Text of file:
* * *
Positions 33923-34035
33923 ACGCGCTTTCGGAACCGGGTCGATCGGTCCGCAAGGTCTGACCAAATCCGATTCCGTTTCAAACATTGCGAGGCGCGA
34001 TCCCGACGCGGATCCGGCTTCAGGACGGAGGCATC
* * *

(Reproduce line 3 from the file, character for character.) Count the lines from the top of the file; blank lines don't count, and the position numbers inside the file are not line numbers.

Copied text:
34001 TCCCGACGCGGATCCGGCTTCAGGACGGAGGCATC